‘Empire of Pain’ – The Sackler dynasty and the opioid crisis

Visitors to museums and educational establishments, such as the V&A Museum in London and Oxford University, will be acquainted with the name of Sackler. This is the billionaire family from America which, for decades, has funded many of aspects of these institutions, and other world renowned galleries and universities, like the Louvre, Yale and Harvard. Less well known until recent years of revelations is that the Sackler’s great wealth comes from the suffering of many people, particularly the poor.

An estimated half a million Americans have died from opioid -related overdoses since 1999 and millions more have become addicted. The Sackler family, through their company Purdue Pharma, made a painkiller drug in the 1990s called OxyContin, which is twice as powerful as morphine. They sold it is a slow release drug and claimed that it was less addictive than other opiates. Scandalously the US Food and Drug Administration (FDA) approved OxyContin without testing the company’s claims. This created the conditions for an opioid epidemic in the United States and elsewhere. Not only was the drug addictive for many users, addicts soon discovered that by crushing the OxyContin pills they could ingest it much faster and get an immediate high.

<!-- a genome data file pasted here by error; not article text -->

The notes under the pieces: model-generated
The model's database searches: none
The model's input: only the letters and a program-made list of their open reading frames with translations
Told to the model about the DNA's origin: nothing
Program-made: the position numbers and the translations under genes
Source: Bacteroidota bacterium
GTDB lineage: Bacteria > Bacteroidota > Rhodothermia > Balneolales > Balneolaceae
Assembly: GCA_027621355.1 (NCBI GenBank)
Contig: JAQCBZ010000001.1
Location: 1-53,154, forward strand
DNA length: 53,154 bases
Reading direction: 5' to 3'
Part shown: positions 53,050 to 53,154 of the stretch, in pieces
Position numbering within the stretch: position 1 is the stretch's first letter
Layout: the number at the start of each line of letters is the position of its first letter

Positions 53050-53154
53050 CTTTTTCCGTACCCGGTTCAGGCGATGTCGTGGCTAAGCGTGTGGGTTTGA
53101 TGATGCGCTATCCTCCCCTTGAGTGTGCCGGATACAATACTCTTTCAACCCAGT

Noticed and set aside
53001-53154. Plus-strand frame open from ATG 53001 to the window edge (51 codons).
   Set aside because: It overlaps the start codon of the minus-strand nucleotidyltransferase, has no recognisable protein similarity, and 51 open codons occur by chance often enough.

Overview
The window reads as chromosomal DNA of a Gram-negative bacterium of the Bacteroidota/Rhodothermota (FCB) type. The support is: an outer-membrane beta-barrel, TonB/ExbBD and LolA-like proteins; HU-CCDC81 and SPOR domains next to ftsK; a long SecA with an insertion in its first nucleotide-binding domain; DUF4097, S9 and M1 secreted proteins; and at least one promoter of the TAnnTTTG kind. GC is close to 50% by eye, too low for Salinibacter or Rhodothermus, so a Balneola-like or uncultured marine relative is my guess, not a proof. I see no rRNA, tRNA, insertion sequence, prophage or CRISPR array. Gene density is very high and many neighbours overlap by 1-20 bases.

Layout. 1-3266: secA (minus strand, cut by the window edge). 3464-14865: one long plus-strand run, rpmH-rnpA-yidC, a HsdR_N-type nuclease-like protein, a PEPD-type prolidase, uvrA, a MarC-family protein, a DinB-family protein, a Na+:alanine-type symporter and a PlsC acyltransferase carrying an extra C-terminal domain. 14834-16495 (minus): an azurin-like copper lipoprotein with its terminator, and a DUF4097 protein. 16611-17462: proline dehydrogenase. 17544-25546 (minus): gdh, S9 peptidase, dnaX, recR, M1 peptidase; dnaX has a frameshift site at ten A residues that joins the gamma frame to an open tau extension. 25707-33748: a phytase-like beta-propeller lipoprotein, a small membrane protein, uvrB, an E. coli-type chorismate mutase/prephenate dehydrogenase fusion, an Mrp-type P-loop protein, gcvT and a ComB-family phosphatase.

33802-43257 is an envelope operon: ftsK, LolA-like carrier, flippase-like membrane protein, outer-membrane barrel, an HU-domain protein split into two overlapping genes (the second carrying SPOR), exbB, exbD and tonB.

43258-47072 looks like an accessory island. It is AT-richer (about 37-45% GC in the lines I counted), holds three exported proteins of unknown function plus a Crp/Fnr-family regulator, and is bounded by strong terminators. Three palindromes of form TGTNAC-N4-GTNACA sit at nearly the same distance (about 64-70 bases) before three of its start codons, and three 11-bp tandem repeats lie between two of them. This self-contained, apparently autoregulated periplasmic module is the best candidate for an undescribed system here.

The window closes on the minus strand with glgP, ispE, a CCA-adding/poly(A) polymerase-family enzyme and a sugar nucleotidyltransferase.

All of this is brilliantly described in Patrick Radden Keefe’s book, Empire of Pain – The secret history of the Sackler family. Keefe’s last book, the acclaimed Say Nothing: A True Story of Murder and Memory in Northern Ireland, is also well told and centred around the disappearance of Jean McConville, in 1972, a widowed mother of 10 abducted from a home in Belfast by the IRA and never seen alive again, and the Price sisters, who were, at one time, world famous Irish republican prisoners in an English jail.

Keefe traces the history of the Sackler dynasty, beginning with Arthur Sackler, the eldest of three boys born to a Ukrainian Jewish grocer in Brooklyn in 1913. Arthur funded himself through college and medical school, partly by working in advertising, and with his two younger brothers, Mortimer and Raymond, established or bought a number of businesses, including one which would change its name to Perdue Pharma.

Arthur used his adverting experience to aggressively market his pharmaceutical products, including Valium, with often misleading and false information. Valium sold widely in the 1960s and 1970s, and made the Sackler’s rich.

Arthur liked to work behind-the-scenes concerning his company but he was a keen collector of Asian art and a high profile philanthropist. He drove hard to get the Sackler name on the walls of art galleries, universities and museums throughout the world. This granted the family name a veneer of respectability that belied the sordid origins of its enormous wealth.